“Barney won’t remember me,” she said. “The last time I was here was 15 years ago—and I was a blonde.”
Barney did recognize her and insisted she have the biggest steak on the house. Later over coffee the three of them began to reminisce.
“Remember that vaudevillian with all the teeth we used to call the runaway horse? His name was Fred something. What ever happened to him, Barney?”
“He was Freddie’s uncle,” Barney said.
Beet-faced, Jane turned to Freddie and said, “I guess you’d better take me home now.”
He wasn’t at the studio the next day. He wasn’t at the benefit that night. He wasn’t at the studio the day after that, either. Jane kept telling herself there wasn’t any reason for him to be. Yet . . . she hoped she’d run into him. . . .
That night she went home to her big empty house—empty except for Carrie, the wonderful maid she’s had since her marriage to Ronnie. Carrie had planned a lovely dinner and wondered if maybe Jane wanted to call Eve Arden and invite her over to share it. As Jane walked to the phone, it rang.
“Could I get you to come out to dinner tonight—Barney’s or otherwise?” asked Freddie. “Would you come and not drag my relatives into the conversation?”
That was the start of a courtship unlike any Jane had ever experienced. It wasn’t glamorous, or exciting or filled with long talks of politics or war. It was as unpretentious as a glass of ice-cold milk on a hot summer day. Jane and Freddie talked of their profession, their family, and their hopes and heartaches. She discovered Freddie had moved back with his mother and sister after his divorce from Patti. His daughter Terry lived with them, too—and she was exactly Maureen’s age.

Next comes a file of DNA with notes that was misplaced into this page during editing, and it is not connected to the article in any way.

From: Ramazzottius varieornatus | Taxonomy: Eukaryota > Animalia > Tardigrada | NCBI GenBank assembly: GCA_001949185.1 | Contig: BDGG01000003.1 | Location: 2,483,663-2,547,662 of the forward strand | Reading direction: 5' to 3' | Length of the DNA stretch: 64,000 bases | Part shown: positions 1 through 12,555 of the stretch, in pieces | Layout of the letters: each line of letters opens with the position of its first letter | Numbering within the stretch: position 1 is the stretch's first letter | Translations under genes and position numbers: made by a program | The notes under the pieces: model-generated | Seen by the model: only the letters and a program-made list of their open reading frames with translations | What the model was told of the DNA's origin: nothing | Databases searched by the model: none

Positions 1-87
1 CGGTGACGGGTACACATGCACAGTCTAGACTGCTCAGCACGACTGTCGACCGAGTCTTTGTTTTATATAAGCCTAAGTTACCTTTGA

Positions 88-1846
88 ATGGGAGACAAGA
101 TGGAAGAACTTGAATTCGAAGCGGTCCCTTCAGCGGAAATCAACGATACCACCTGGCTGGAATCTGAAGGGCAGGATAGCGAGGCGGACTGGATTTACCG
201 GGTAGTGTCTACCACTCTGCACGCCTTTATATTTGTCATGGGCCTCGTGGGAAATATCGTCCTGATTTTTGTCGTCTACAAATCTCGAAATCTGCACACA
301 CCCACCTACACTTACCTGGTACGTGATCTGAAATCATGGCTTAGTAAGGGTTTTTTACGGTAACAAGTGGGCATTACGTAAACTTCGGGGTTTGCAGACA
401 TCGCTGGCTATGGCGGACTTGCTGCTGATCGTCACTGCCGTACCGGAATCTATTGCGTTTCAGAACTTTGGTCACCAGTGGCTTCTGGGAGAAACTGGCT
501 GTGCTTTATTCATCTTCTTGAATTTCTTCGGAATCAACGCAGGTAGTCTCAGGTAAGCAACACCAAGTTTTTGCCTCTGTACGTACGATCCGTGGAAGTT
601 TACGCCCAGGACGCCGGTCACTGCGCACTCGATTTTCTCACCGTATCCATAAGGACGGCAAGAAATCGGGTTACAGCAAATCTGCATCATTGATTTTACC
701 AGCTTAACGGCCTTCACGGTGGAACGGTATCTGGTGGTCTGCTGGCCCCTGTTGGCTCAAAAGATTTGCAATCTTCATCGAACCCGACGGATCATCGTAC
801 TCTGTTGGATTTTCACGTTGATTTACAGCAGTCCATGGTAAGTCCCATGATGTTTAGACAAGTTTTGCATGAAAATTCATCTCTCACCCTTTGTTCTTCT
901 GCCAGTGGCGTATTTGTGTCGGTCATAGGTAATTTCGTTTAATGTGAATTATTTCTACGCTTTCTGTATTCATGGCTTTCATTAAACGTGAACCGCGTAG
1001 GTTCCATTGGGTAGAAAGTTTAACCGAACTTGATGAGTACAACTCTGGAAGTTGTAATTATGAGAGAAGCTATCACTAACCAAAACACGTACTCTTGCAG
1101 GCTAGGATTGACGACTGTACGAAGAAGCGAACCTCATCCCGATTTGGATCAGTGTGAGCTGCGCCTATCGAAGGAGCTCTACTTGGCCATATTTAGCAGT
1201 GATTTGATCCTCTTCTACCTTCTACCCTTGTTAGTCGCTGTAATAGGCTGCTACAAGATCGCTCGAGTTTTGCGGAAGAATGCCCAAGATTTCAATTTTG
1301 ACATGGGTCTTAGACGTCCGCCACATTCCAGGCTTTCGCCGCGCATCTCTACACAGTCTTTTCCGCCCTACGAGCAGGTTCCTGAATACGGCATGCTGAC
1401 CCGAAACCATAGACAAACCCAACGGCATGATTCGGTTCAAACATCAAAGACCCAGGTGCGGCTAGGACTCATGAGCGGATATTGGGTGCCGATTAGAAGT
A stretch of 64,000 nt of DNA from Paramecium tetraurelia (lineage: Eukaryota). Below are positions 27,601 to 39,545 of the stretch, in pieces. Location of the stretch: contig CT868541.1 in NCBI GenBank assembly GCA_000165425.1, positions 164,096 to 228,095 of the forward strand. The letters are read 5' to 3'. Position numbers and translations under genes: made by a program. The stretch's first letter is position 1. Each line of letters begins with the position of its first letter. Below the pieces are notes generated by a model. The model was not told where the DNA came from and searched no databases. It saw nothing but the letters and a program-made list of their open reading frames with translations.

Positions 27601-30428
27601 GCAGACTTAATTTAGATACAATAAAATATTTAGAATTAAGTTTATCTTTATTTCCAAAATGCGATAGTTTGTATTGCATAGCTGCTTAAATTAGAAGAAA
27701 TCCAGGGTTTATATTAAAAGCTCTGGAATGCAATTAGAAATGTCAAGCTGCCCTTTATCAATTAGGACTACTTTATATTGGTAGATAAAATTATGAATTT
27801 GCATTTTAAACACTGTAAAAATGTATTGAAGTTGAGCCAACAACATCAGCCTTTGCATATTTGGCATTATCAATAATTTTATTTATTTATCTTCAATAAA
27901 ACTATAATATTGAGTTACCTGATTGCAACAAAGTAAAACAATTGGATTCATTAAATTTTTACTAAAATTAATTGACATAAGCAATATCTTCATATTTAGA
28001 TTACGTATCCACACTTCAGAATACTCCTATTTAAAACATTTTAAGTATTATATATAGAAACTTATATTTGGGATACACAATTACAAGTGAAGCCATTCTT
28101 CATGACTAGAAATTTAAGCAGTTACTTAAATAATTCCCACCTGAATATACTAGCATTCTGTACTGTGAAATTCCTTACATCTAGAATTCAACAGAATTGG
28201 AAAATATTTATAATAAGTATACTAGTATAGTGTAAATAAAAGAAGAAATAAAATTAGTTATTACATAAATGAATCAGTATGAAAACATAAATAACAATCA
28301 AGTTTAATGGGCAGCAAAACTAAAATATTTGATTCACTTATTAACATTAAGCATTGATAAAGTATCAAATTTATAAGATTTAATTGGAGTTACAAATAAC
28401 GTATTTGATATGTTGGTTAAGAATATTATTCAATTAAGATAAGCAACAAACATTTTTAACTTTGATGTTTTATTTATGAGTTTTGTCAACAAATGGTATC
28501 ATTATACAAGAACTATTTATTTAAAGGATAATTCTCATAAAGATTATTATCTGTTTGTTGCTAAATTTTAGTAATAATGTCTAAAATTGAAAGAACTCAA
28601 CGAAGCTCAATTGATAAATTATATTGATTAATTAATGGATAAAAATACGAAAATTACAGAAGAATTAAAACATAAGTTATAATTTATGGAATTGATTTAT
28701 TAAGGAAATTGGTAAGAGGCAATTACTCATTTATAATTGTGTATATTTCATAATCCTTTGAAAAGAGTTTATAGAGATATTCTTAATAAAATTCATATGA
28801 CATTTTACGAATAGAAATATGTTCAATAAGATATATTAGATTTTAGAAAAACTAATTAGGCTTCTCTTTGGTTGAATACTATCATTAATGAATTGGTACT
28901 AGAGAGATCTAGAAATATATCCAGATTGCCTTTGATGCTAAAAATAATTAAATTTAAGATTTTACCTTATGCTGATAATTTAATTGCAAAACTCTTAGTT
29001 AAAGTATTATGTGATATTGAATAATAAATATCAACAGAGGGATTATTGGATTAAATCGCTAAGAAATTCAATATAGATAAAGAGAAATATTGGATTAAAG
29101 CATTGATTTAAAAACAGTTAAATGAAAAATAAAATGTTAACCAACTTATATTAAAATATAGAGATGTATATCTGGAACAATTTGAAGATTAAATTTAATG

They dined together almost every evening. Quietly, Freddie checked Jane’s shooting schedule and knew when she must be home early for studio calls the next morning. 11- year-old Maureen loved Freddie, but what pleased Jane most was that her son Mike did, too. Freddie was the first of her dates 7-year-old Mike liked. The two Reagan children also liked Terry Karger.
Love Song was scheduled to wind up on October 31, 1952. On October 30, they looked across the sound stage and knew they were in love. Two days later amid photographers galore they were married in Santa Barbara. The reception was big and wonderful. Just as the judge pronounced them man and wife, a wire arrived. It said, “WE’RE SO HAPPY TO HAVE OUR MOMMY AND DADDY TOGETHER.” It was signed Maureen, Mike and Terry.
That November 2, 1952, Jane and Fred knew nothing could part them. On December 7, 1954, Jane Wyman received the divorce she requested, and both of them knew nothing could bring them back together.
Besides, she had her work. She was announced for a TV series— The Jane Wyman Show. It would keep her busy, very busy.
Unfortunately (or maybe fortunately!), the TV show didn’t click. She didn’t get as many film roles as she once had, either. Her children were growing taller and beginning to lead a life of their own. And she, Jane Wyman, had lots of time on her hands.